NWT changes parental leave, adds family violence leave for many

New rules beginning in January will extend parental leave and introduce family violence leave for many workers in the Northwest Territories, its employment minister said on Thursday.

Parental leave will change from 37 weeks of unpaid leave to 61 weeks, taken immediately following pregnancy leave. Two-parent families – including adoptive parents – can access an extra eight weeks’ unpaid leave for the second parent.

Family violence leave will give workers five days of paid leave and five days unpaid each year if they are experiencing domestic violence, with another 15 unpaid weeks available with prior written notice.


“This leave could be taken to seek medical attention, attend counselling or legal appointments, obtain victim services, and for a variety of other purposes,” the territory said in a statement.

The changes don’t apply to federal or territorial government staff, or those in federally regulated industries (the NWT government gave airlines, banks, and most telecoms companies as examples).

In full: NWT government news release regarding the changes

Federally regulated workers have been eligible for a range of similar options since late 2017. The territorial government’s latest collective agreement provides for three days’ paid domestic violence leave per year, though the agreement states additional days’ leave “shall not be unreasonably denied.”

Employment minister RJ Simpson told the legislature the new leave provisions – which are amendments to the Employment Standards Act – would “allow the Northwest Territories to remain competitive with other jurisdictions by offering employees the flexibility to balance personal responsibilities while maintaining their employment status.”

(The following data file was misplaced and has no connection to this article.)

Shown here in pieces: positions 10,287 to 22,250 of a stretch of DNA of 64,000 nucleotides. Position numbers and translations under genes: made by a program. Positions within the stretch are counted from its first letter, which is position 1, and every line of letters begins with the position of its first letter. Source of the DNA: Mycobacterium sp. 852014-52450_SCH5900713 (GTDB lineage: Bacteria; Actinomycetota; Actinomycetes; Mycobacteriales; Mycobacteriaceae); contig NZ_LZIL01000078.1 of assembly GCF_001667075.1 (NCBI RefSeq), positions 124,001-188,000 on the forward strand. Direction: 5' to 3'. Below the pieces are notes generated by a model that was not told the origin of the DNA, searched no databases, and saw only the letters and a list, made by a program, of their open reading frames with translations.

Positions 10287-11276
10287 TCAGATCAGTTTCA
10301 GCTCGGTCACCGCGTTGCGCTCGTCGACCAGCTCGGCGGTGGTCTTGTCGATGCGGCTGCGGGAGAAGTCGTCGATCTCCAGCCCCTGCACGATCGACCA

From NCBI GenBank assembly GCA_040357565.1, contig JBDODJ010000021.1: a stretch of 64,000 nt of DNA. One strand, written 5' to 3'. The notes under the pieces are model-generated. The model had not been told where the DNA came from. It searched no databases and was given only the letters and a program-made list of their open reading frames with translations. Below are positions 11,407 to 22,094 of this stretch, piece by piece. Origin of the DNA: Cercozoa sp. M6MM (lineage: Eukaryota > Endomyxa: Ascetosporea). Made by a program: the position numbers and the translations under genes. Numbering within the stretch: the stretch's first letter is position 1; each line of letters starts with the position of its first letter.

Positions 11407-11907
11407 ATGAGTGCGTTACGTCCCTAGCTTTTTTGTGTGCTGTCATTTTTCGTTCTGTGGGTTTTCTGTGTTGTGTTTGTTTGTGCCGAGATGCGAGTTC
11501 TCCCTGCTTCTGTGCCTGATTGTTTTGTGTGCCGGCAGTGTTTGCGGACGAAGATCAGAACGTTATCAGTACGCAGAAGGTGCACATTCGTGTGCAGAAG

Other changes include extending compassionate care leave from eight to 27 weeks of unpaid leave each year, allowing people to care for family members who are gravely ill.

A new family caregiver leave provides up to 17 weeks’ unpaid leave to care for an adult relative who is ill or injured, or up to 37 weeks if the relative is a child.

What’s changing?

  • Parental leave: previously 37 weeks unpaid, now 61 weeks. Additional eight weeks’ unpaid leave for second parent.


  • Compassionate care leave: previously eight weeks unpaid, now 27 weeks.

  • Family caregiver leave: New. Up to 17 weeks’ unpaid leave to care for an adult relative or 37 weeks to care for a child.

  • Family violence leave: New. Five days paid and five unpaid if experiencing domestic violence, with another 15 weeks’ unpaid leave available.

  • Changes apply only to workers governed by Employment Standards Act.

The amendments are designed to ensure the NWT comes into line with earlier federal amendments to the Canada Labour Code and employment insurance, the territory said.

In the legislature, Simpson said family violence was “a serious issue that affects too many of our residents.” He said the introduction of family violence leave would “protect employees and allow them time to seek help.”

For employers, Simpson said there would be “an advertising blitz in the new year” to help companies understand and implement the changes.